Eyetracking Web Usability

Jakob Nielsen and Kara Pernice, 2009

Eyetracking Web Usability is based on one of the largest studies of eyetracking usability in existence. Best-selling author Jakob Nielsen and coauthor Kara Pernice used rigorous usability methodology and eyetracking technology to analyze 1.5 million instances where users look at Web sites to understand how the human eyes interact with design. Their findings will help designers, software developers, writers, editors, product managers, and advertisers understand what people see or don't see, when they look, and why. With their comprehensive three-year study, the authors confirmed many known Web design conventions and the book provides additional insights on those standards. They also discovered important new user behaviors that are revealed here for the first time. Using compelling eye gaze plots and heat maps, Nielsen and Pernice guide the reader through hundreds of examples of eye movements, demonstrating why some designs work and others don't. They also provide valuable advice for page layout, navigation menus, site elements, image selection, and advertising. This book is essential reading for anyone who is serious about doing business on the Web. (New Riders Press.)

Book excerpt: the first 32 pages of chapter 6 are available as a free PDF download (26 MB.)

Press

Time Magazine: Why We Look At Some Web Ads and Not Others

USA Today:  Survey offers a 'sneak peek' into Net surfers' brains

Poynter:  What Makes Web Images Attractive

MediaPost:  Wise Words About Branding From The Usability Sage

ClickZ: Research: Internet Users Plagued by 'Banner Blindness'

ZDNet:  Eye tracking Web usability

Table of Contents

  1. Preface
  2. Eyetracking and the Eye
    • How Modern Eyetracking Works
    • Foveal Vision vs. Peripheral Vision
    • The Mind–Eye Hypothesis
    • Are Looks Good or Bad?
    • Visualizing Eyetracking Results
    • Tasks Determine Looks
    • Other Uses of Eyetracking
  3. Our Eyetracking Research
    • Data Collected
    • Test Sessions
    • Why Many Eyetracking Studies Are Bogus
    • Cost of Eyetracking Research
    • Equipment
  4. Page Layout
    • How Do People Look at a Page?
    • Organization of Pages
  5. Navigation
    • Menus and Information Architecture
    • Navigational Elements
  6. Fundamental Web Design Elements
    • On the Homepage
    • Logos and Tag Lines
    • Shopping Carts
    • Forms, Fields, and Applications
  7. Images
    • What Does and Doesn't Draw Attention to an Image
    • Images as Obstacles
    • Attributes That Draw Attention
  8. Advertisements
    • It's a Jungle Out There
    • When People Look at Ads
    • How Different Types of Ads Fare with Users
    • The Impact of Ad Placement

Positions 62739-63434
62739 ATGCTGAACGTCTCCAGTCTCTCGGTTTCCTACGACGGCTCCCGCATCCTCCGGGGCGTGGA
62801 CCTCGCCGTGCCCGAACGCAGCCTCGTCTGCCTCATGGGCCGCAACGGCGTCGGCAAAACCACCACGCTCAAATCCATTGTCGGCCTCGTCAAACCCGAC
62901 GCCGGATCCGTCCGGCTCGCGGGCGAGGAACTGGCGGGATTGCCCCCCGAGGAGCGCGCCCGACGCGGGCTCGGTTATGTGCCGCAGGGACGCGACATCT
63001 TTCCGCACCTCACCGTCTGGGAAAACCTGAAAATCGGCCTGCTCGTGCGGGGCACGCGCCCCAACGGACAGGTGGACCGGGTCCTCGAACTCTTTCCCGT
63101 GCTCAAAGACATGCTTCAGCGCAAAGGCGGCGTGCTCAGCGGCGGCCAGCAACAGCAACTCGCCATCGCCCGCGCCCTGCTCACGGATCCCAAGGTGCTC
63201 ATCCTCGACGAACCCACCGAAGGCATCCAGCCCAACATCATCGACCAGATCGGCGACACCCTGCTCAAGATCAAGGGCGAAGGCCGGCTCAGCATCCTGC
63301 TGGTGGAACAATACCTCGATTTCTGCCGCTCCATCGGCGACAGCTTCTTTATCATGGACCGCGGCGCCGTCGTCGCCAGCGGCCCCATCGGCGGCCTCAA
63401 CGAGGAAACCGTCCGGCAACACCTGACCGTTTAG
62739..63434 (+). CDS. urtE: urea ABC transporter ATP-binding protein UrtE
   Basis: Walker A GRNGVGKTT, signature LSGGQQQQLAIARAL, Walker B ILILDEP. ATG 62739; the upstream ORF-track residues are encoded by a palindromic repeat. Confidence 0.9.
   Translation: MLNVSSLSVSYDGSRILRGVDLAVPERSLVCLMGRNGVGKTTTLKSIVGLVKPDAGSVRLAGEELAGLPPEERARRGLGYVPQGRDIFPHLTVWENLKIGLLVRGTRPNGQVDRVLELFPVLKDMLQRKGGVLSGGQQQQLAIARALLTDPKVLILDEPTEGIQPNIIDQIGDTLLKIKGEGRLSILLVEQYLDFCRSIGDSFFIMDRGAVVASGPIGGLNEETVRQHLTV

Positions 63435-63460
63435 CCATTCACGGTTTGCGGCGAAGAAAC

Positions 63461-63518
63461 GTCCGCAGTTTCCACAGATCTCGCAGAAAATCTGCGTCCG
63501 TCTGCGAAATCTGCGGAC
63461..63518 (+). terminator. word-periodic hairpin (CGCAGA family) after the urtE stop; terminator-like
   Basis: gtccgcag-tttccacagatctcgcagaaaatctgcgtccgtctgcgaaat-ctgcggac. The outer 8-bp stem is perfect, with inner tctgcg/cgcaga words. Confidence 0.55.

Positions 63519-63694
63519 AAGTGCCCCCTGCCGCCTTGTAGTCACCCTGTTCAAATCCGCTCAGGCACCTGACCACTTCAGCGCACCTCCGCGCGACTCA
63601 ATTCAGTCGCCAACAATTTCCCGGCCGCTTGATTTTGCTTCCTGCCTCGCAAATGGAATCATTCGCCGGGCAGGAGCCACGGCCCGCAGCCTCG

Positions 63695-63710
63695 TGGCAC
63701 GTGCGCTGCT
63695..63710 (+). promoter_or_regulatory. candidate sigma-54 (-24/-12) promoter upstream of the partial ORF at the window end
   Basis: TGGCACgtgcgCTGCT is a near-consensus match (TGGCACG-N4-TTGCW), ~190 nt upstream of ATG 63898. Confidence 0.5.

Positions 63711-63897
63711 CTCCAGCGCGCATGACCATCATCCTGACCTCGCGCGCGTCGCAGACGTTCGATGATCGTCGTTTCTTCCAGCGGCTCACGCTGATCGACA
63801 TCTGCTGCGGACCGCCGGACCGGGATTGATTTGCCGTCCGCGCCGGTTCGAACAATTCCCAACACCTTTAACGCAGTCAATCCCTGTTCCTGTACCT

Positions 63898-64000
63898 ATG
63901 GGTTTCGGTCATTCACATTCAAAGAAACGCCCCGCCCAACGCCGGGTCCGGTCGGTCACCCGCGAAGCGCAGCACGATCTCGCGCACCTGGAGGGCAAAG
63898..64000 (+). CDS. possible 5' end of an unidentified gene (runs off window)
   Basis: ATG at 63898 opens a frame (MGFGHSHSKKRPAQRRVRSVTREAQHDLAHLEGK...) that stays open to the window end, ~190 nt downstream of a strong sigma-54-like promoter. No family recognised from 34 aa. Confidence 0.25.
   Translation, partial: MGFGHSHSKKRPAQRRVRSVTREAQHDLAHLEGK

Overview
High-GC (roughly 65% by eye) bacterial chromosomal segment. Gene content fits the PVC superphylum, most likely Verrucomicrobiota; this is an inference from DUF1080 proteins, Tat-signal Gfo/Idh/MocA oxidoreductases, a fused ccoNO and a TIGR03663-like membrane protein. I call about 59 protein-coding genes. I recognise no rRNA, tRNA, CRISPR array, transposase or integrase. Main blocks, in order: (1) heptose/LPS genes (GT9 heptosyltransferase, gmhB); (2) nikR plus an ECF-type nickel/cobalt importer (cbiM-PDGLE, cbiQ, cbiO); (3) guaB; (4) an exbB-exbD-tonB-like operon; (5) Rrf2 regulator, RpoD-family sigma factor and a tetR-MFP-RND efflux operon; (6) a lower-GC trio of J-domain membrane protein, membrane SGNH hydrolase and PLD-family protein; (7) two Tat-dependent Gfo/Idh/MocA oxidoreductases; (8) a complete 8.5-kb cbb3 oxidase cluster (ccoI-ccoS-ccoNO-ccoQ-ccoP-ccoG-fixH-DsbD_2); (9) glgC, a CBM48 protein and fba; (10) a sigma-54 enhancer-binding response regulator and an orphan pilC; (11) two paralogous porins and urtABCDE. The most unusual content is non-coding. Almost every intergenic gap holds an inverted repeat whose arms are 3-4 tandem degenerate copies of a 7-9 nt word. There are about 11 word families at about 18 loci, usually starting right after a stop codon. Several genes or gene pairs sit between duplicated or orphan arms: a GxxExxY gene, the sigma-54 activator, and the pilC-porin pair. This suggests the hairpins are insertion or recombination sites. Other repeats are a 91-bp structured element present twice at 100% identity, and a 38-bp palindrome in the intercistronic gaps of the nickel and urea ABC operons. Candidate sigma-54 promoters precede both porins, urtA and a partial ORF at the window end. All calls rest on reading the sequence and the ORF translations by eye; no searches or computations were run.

• Text (Sponsored Link) Ads
    • Do Graphics Belong in Web Advertising?
    • Internal Promotions: Match the Site's Style
    • External Ads: What Works
  9. User Viewing Behaviors on the Web
    • Exhaustive Review vs. Necessary or Desired Review
    • Momentum Behavior
    • Logging
    • Selective Disregard
    • Post-click Behavior
    • Perpetual Viewing
    • Eyetracking Reveals Another Level of User Behaviors
  10. Appendix
    • How Much People Look at Basic Web Interface Elements
  11. Glossary
  12. Index

What is Eyetracking Research?

Eyetracking is a technology that tracks the exact  point at which a user's gaze is fixated on a screen. This technology adds a powerful dimension to user research because it allows you to understand exactly what users see--and what they don't see -- on a web page.

This example of an eyetracking "heatmap" shows how much users looked at different parts of a Web page. Areas where users looked the most are colored red; the yellow areas indicate fewer fixations, followed by the least-viewed blue areas. Gray areas didn't attract any fixations.

Eyetracking heatmap of the About Us page of a corporate website.

'Heatmaps' are visualizations showing where people spent the most time looking on a web page .

This example is from a website's "About Us" pages. The heatmap clearly shows users' tendency to read in an ""F"" pattern, and their focus on information that's presented in bulleted lists. In this case, There's also a small amount of attention to the "see also" area, but no viewing of the promotions in the rightmost column. (See our separate research project for detailed guidelines for the design of "About Us" areas of corporate websites.)

Note: Our full-day course on Fundamental Guidelines for Web Usability includes many detailed results from our eyetracking studies (and from many other studies), often shown as slow-motion gaze replay videos. The seminar is available for in-house presentation at your company.

Picture of eyetracking equipment set up

The eyetracking equipment we use for our research. Looks like a normal computer, doesn't it? Of course, that's exactly the point, because we want users to work normally. The cameras and infrared emitters are hidden behind small dark windows at the top and bottom of the monitor. We use a separate small webcam to capture the user's facial expressions (sitting on the left loudspeaker), but even that is fairly unobtrusive, and test participants quickly tune it out.


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